He began to inquire from Macko of Turoboje, if in the forest toward which they were riding, there were any dragons to whom the people were obliged to sacrifice young girls, and with whom one could fight. But Macko's answer greatly disappointed him.

"In the forest, there are many beasts, wolves, bisons and bears with which there is plenty of work," answered the Mazur. "Perhaps in the swamps there are some unclean spirits; but I never heard about dragons, and even if they were there, we would not give them girls, but we would destroy them. Bah! had there been any, the Kurpie would have worn belts of their skins long ago."

"What kind of people are they; is it possible to fight with them?" asked de Lorche.

"One can fight with them, but it is not desirable," answered Macko; "and then it is not proper for a knight, because they are peasants."

"The Swiss are peasants also. Do they confess Christ?"

"There are no such people in Mazowsze. They are our people. Did you see the archers in the castles? They are all the Kurpie, because there are no better archers than they are."

"They cannot be better than the Englishmen and the Scotch, whom I saw at the Burgundian court."

"I have seen them also in Malborg," interrupted the Mazur. "They are strong, but they cannot compare with the Kurpie, among whom a boy seven years old, will not be allowed to eat, until he has knocked the food with an arrow from the summit of a pine."

"About what are you talking?" suddenly asked Zbyszko, who had heard the word "Kurpie" several times.

"About the English and the Kurpiecki archers. This knight says that the English and the Scotch are the best."

"I saw them at Wilno. Owa! I heard their darts passing my ears. There were knights there from all countries, and they announced that they would eat us up without salt; but after they tried once or twice, they lost their appetite."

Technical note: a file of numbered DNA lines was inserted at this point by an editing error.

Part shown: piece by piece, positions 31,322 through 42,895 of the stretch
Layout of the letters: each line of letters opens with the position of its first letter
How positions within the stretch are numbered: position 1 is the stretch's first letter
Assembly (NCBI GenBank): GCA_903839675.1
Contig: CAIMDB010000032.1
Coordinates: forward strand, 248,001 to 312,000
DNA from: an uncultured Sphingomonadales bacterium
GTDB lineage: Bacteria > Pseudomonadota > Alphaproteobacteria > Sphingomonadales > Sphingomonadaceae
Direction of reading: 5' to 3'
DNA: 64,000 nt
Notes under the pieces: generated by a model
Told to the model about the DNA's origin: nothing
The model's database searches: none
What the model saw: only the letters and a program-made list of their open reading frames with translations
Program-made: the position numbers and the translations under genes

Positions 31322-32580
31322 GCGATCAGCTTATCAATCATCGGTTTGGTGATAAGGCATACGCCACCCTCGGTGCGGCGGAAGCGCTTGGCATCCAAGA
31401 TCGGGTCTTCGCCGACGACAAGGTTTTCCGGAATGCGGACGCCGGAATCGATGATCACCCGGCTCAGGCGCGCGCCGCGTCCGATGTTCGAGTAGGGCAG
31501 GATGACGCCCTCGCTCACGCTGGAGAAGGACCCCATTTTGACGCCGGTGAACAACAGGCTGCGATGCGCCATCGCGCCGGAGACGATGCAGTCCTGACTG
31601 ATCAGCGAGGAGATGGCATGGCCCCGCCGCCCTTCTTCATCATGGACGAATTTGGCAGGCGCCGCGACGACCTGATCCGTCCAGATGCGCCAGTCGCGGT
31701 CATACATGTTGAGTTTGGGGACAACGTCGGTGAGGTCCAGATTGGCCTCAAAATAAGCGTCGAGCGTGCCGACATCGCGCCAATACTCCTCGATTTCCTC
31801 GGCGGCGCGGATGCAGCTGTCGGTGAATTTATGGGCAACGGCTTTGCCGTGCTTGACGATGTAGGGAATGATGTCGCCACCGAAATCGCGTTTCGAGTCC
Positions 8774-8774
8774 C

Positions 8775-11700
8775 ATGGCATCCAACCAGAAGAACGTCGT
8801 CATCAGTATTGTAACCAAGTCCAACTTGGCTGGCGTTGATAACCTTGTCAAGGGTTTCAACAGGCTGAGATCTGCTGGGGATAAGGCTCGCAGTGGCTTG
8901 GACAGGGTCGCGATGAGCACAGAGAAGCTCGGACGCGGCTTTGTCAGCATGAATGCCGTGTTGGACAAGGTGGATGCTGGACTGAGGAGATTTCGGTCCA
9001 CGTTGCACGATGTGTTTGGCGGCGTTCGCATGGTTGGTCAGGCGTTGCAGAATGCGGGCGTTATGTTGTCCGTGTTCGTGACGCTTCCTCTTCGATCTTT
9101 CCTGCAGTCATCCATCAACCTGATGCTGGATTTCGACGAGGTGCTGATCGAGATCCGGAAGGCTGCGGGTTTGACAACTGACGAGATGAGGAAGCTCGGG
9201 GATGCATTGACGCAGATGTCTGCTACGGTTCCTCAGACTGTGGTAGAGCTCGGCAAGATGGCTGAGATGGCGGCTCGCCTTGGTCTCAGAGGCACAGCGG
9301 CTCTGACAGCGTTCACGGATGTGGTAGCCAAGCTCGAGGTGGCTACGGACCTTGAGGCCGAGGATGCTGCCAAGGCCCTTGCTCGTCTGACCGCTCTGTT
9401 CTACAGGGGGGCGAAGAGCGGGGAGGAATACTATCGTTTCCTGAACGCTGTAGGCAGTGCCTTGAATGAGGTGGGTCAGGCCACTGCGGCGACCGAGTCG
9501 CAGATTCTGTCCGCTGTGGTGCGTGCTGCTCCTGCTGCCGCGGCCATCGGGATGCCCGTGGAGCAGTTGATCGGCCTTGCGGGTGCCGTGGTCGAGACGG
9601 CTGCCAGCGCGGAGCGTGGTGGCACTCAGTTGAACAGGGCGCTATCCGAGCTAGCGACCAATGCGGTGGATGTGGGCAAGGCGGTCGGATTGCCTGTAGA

Macko laughed and repeated Zbyszko's words to Sir de Lorche.

"I have heard about that at different courts," answered the Lotaringer; "they praised your knights' bravery, but they blamed them because they helped the heathen against the Knights of the Cross."

"We defended the nation which wished to be baptized, against invasion and wrong. The Germans wished to keep them in idolatry, so as to have a pretext for war."

"God shall judge them," answered de Lorche.

"Perhaps He will judge them soon," answered Macko of Turoboje.

But the Lotaringer having heard that Zbyszko had been at Wilno, began to question Macko, because the fame of the knightly combats fought there, had spread widely throughout the world. That duel, fought by four Polish and four French knights, especially excited the imagination of western warriors. The consequence was that de Lorche began to look at Zbyszko with more respect, as upon a man who had participated in such a famous battle; he also rejoiced that he was going to fight with such a knight.

Therefore they rode along apparently good friends, rendering each other small services during the time for refreshment on the journey and treating each other with wine. But when it appeared from the conversation between de Lorche and Macko of Turoboje, that Ulryka von Elner was not a young girl, but a married woman forty years old and having six children, Zbyszko became indignant, because this foreigner dared not only to compare an old woman with Danusia, but even asked him to acknowledge her to be the first among women.